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Setter Injection


Note! In all cases, *Setter Injection* is an opt-in feature in Lamar that has to be explicitly enabled on a case by case basis.

Lamar can inject dependencies into public setter properties as part of its construction process using the Setter Injection form of Dependency Injection. However, the Lamar team strongly recommends using constructor injection wherever possible instead of setter injection. That being said, there are few cases where setter injection is probably easier (inheritance hierarchies), not to mention legacy or third party tools that simply cannot support constructor injection cough ASP.Net cough.

See this discussion from Martin Fowler on Constructor vs Setter Injection.

If you are having any trouble with setter injection in your Lamar usage, make sure you're familiar with using Build Plans to help in troubleshooting

Explicit Setter Injection with [SetterProperty] Attributes

The simplest conceptual way to force Lamar into making public setters mandatory service dependencies by decorating setter properties with the [SetterProperty] attribute like this example:


public class Repository
{
    // Adding the SetterProperty to a setter directs
    // Lamar to use this property when
    // constructing a Repository instance
    [SetterProperty]
    public IDataProvider Provider { get; set; }

    [SetterProperty]
    public bool ShouldCache { get; set; }
}

Without the [SetterProperty] attributes decorating the setters, Lamar would ignore the Provider and ShouldCache properties when it builds up a Repository object. With the attributes, Lamar will try to build and attach values for the two properties as part of object construction.

If you were to look at Lamar's "build plan" for the Repository class, you would see the actual C# code that Lamar compiles to build the concrete objects:

    public class Lamar_Testing_Examples_Repository_repository : Lamar.IoC.Resolvers.TransientResolver<Lamar.Testing.Examples.Repository>
    {

        public bool func_repository_bool {get; set;}


        public override Lamar.Testing.Examples.Repository Build(Lamar.IoC.Scope scope)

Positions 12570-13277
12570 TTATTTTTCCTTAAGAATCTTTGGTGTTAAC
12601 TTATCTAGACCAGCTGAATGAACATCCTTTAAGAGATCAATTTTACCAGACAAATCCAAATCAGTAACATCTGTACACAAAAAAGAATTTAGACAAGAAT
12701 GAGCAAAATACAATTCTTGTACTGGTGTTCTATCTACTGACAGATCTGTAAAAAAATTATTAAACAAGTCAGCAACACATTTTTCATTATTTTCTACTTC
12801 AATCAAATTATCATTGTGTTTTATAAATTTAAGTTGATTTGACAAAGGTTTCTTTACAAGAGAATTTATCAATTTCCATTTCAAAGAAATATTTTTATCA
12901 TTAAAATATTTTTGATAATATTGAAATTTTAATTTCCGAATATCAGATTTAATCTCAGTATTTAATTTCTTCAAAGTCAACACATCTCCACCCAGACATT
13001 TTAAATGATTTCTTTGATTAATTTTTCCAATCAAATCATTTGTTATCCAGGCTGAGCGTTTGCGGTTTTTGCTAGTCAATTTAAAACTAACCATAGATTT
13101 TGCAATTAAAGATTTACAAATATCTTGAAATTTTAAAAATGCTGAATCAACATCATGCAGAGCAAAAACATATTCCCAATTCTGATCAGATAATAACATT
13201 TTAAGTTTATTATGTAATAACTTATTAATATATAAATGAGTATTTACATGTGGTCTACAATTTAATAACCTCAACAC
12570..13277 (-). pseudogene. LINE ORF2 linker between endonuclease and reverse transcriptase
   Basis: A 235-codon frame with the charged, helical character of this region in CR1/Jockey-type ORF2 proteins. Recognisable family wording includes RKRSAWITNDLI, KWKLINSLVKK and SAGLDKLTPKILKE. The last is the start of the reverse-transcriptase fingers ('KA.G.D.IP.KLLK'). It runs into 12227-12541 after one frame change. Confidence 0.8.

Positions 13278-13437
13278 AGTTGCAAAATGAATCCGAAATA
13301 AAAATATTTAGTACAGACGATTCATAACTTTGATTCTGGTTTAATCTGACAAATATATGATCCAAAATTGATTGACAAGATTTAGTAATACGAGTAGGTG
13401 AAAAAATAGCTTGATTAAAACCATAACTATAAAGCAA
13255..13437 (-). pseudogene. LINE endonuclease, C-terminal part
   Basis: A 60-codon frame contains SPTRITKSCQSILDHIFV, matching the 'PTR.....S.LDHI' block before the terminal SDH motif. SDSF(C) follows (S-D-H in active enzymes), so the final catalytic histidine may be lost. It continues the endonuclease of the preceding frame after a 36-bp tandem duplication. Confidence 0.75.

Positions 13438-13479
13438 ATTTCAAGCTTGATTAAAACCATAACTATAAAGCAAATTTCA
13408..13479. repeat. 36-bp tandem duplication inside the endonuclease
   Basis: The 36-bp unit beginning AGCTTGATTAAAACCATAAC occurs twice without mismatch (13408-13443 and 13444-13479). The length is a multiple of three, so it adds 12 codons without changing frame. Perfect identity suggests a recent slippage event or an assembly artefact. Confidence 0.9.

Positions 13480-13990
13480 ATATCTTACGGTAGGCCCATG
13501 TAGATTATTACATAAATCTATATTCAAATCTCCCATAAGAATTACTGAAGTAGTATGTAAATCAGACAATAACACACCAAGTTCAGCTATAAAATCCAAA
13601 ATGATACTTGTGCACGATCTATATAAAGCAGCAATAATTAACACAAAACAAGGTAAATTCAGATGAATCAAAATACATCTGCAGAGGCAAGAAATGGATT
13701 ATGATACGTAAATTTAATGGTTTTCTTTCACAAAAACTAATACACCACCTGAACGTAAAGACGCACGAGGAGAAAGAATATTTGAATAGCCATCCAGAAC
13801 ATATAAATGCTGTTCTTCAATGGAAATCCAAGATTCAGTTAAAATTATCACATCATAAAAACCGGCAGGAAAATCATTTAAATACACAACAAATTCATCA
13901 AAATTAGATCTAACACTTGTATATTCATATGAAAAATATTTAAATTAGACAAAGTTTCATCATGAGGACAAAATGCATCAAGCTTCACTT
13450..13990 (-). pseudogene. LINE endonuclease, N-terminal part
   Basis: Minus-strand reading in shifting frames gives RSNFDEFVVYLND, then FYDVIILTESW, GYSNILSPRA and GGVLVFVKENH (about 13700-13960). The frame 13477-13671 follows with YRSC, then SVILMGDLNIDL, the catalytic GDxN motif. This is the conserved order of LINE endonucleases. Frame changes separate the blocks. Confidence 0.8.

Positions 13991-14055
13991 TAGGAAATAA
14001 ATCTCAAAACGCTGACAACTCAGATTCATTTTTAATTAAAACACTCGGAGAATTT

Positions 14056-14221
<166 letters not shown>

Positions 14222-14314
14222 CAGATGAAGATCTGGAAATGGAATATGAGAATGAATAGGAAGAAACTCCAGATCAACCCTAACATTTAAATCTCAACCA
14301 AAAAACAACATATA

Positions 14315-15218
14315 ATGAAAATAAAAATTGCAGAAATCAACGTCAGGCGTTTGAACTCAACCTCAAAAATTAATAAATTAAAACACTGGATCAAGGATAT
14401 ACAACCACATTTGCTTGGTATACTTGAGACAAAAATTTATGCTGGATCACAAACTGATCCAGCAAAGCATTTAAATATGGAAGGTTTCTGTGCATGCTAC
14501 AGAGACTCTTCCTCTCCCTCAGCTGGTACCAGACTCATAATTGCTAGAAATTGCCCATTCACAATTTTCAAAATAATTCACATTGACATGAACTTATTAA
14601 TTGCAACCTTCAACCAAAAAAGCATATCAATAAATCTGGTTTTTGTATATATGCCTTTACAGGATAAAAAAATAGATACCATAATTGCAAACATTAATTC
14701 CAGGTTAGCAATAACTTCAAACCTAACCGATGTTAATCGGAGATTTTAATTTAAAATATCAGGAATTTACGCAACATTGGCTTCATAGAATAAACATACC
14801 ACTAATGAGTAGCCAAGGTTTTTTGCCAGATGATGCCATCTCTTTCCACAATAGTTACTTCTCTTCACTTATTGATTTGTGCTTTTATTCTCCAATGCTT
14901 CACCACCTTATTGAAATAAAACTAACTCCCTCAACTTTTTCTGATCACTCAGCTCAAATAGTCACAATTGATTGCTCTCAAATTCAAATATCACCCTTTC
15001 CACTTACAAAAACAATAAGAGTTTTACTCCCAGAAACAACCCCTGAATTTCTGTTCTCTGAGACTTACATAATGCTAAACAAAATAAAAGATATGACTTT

{
            var dataProvider = new Lamar.Testing.Examples.DataProvider();
            return new Lamar.Testing.Examples.Repository(){Provider = dataProvider, ShouldCache = func_repository_bool};
        }

    }

Alas, like almost every code generation tool in the history of computer science, the resulting code isn't terribly pretty. You may find it easier to read and parse by copying the code into a real class file and letting your tool of choice (ReSharper or Rider for me) reformat the code and clean up usings.

If you intensely dislike runaway attribute usage, that's okay because there are other ways to enable setter injection in Lamar.

Inline Setter Configuration

Any setter property not configured with [SetterProperty] or the setter policies in the next section can still be filled by Lamar if an inline dependency is configured matching that setter property as shown in the example below:


public class RuleWithSetters : IEventRule
{
    public ICondition Condition { get; set; }
    public IAction Action { get; set; }

    public void ProcessEvent(SomeEvent @event)
    {
        if (Condition.Matches(@event))
        {
            Action.PerformWork(@event);
        }
    }
}

public class RuleWithSettersRegistry : ServiceRegistry
{
    public RuleWithSettersRegistry()
    {
        For<IEventRule>().Use<RuleWithSetters>()
            .Setter<ICondition>().Is<Condition1>()

            // or if you need to specify the property name
            .Setter<IAction>("Action").Is<Action2>();

    }
}

See also: Inline Dependencies

Setter Injection Policies

Lastly, you can give Lamar some criteria for determining which setters should be mandatory dependencies with the Registry.Policies.SetAllProperties() method during Container setup as shown in this example below:


public class ClassWithNamedProperties
{
    public int Age { get; set; }
    public string LastName { get; set; }
    public string FirstName { get; set; }
    public IGateway Gateway { get; set; }
    public IService Service { get; set; }
}

[Fact]
public void specify_setter_policy_and_construct_an_object()
{
    var theService = new ColorService("red");

    var container = new Container(x =>
    {
        x.For<IService>().Use(theService);
        x.For<IGateway>().Use<DefaultGateway>();

        x.ForConcreteType<ClassWithNamedProperties>().Configure.Setter<int>().Is(5);

        x.Policies.SetAllProperties(
            policy => policy.WithAnyTypeFromNamespace("StructureMap.Testing.Widget3"));
    });

    var description = container.Model.For<ClassWithNamedProperties>().Default.DescribeBuildPlan();
    Debug.WriteLine(description);

    var target = container.GetInstance<ClassWithNamedProperties>();
    target.Service.ShouldBeSameAs(theService);
    target.Gateway.ShouldBeOfType<DefaultGateway>();
}

All calls to Registry.Policies.SetAllProperties() are additive, meaning you can use as many criteria as possible for setter injection.